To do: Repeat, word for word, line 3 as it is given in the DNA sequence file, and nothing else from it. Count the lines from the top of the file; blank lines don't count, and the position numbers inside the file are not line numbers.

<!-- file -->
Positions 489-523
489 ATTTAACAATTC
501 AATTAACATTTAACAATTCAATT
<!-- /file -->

501 AATTAACATTTAACAATTCAATT